Boots Opticians is set to become a part of America's largest pharmacy chain after Walgreen agreed a partial buyout of Alliance Boots last week. The deal represents Walgreen's entry into both international markets and optics but far-reaching changes to the Boots Opticians business seem unlikely, as Joe Ayling reports
DONE DEAL: Boots' Stefano Pessina (left) with Gregory Wasson, president and CEO of Walgreen
Walgreen's $6.7bn (£4.3bn) investment in Alliance Boots makes the US company a major player in the optical world. It gives Walgreen a 45 per cent holding in Boots and a share in the company's 625 optical practices, of which around 185 operate on a franchise basis.
Indeed, should Walgreen exercise its option to buy the remaining 55 per cent of Boots for £3.1bn in three years time, rival pharmacy and optical chains in the UK would have good reason to be looking over their shoulders.
The business synergies between Boots and Walgreen are obvious, with both firms distributing and selling a similar mix of health, beauty and pharmaceutical products. Indeed, the partnership forecasted it would deliver savings of $100m-$150m in the first year alone and $1bn by the fourth year, which would fund significant expansion.
However, in other areas Walgreen could be accused of dipping its toe in the water because, as despite having 7,890 Walgreens stores in the US it is lacking experience in overseas markets and operating optical practices, although it did acquire VisionDirect.com last year, which provides online contact lens replacement sales for large optical chains in the US. Boots, meanwhile, operates 3,330 health and beauty retail stores in 11 countries and supplies medicines through 370 distribution centres in 21 countries.
The deal sees a second major investment at Alliance Boots in five years after private equity firm Kohlberg Kravis Roberts & Co and Alliance Boots executive chairman Stefano Pessina snapped up the firm in 2007.
All of the noises from Deerfield, Illinois, suggest a commitment to leaving Boots the way it is, with an emphasis on protecting jobs and Boots' headquarters in Nottingham. 'Given the complementary geographic footprints of Walgreens and Alliance Boots, there are no plans for job reductions at either company as a result of the transaction,' a statement said.
Vowing to keep jobs is music to the ears of Boots staff and shareholders, who might otherwise be mindful of redundancies at another household British brand, Cadbury, under American owners Kraft. Walgreen would be keener to emulate the headlines generated by Wal-Mart's takeover and expansion of Asda at the turn of the century.
Although shares in Walgreen fell on news of the investment after a mixed response from analysts, they have since rallied.
Verdict retail analyst Carly Syme said: 'This partnership is a great move for both companies - Alliance Boots and Walgreen both have strong brands in their territories as well as similar customer profiles, so naturally make a good fit. As well as providing cost savings in the supply chain and greater purchasing power, the deal also offers many opportunities for both the businesses in terms of cross selling.'
Pessina told analysts: 'I am sure this deal will be highly successful because it is creating a new standard for the industry. Other people will have to follow us because the impact it will have on the market will be such that everybody will have to follow us, but we will have the advantage of being the first mover.'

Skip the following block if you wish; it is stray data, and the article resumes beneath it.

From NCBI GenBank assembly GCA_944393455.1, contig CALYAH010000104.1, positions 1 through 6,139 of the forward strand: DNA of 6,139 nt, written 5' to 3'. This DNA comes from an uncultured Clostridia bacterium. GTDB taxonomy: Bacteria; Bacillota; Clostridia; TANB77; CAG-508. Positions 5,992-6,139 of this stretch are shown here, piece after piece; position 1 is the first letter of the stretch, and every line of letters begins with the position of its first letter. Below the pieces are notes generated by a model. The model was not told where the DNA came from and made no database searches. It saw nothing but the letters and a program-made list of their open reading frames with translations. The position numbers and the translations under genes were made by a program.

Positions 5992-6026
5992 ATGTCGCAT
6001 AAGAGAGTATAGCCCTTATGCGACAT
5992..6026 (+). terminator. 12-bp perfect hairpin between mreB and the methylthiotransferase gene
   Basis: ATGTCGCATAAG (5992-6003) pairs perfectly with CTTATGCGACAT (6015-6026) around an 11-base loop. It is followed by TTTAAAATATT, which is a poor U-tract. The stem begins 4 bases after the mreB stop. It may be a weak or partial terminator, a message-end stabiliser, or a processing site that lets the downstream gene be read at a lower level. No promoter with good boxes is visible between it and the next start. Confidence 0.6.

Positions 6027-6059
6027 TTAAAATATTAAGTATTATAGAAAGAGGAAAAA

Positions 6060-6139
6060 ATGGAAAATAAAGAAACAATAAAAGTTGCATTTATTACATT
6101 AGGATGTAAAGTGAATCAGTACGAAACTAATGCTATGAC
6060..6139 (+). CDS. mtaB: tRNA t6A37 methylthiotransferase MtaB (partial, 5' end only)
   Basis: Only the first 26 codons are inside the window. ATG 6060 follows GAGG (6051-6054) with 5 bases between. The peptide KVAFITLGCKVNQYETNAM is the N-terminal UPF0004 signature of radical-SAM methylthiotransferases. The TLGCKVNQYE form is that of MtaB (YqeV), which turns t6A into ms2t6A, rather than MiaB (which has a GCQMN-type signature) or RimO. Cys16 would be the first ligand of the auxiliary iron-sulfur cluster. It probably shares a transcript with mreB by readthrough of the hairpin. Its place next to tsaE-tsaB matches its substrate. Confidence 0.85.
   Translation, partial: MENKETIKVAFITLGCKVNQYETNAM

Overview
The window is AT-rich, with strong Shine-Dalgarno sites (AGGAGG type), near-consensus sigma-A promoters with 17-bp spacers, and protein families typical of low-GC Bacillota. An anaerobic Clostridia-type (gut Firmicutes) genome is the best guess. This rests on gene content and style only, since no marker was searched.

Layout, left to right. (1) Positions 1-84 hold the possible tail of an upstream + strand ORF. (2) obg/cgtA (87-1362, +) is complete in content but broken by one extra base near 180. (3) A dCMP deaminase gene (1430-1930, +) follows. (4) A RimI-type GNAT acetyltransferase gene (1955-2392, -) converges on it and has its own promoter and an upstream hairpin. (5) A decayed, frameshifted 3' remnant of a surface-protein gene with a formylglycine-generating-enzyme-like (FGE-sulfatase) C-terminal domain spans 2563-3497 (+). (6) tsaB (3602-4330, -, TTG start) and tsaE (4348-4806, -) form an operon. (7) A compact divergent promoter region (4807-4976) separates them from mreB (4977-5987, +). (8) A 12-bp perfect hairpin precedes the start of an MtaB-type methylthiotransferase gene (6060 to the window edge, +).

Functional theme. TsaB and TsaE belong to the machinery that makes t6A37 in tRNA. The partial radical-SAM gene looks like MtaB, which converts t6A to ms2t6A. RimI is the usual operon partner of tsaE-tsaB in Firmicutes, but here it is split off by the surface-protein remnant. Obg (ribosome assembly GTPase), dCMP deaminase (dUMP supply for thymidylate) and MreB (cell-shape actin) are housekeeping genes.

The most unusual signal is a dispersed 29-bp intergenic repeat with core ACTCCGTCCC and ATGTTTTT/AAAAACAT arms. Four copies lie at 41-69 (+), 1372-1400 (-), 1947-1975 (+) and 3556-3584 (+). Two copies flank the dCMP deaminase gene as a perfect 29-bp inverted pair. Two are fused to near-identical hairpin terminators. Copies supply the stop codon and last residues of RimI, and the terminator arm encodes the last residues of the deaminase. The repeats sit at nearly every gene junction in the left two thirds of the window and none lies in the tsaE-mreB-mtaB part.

Pessina was speaking at a conference call dominated by talk of emerging markets, synergies and procurement, but the lack of discussion about Boots Opticians was more indicative of the sheer scale of pharmacy operation than anything else.
However, expansion plans under Walgreen extend to optical practices, meaning there is a distinct possibility of Boots Opticians openings in Europe and the US in the future.
Boots Opticians would no doubt have been an attractive part of the deal for Walgreen and the work done since 2009's merger with Dollond & Aitchison is unlikely to be interrupted. Future strategy will also be guided by De Rigo, which has a 42 per cent stake in Boots Opticians, resulting from that merger.
Speaking to Optician prior to the Walgreen deal at Alliance Boots' financial results last month, the company's chief executive of health and beauty Alex Gourlay showed clear signs that the strategic path was laid.
He said: 'One of the things we have done in the past 18 months is invested in value and looked at our price position in the marketplace. The marketplace has changed quite a lot in the last three years with the entering supermarkets, plus you've also got Specsavers, Vision Express and the independents and the combination of Boots and D&A.
'We decided that we'd invest in both the glasses offer and also in contact lenses. What we've seen on the back of this investment is improved conversion coming through. One of the drivers of the sales number is that our average transaction value is down slightly but our conversion is up. So we are having more people coming for eye tests and more of these people are staying in Boots Opticians to buy their glasses and if you're spending £150 on a transaction then you're going to be aware of what you're paying.'
Broadening the range of optical products sold at Boots and connecting with healthcare were also priorities at Boots Opticians.
With new investment and the formation of a giant healthcare partnership, the multiple looks well-placed to continue this momentum with plenty of backing and few distractions.
● Additional reporting by Simon Jones.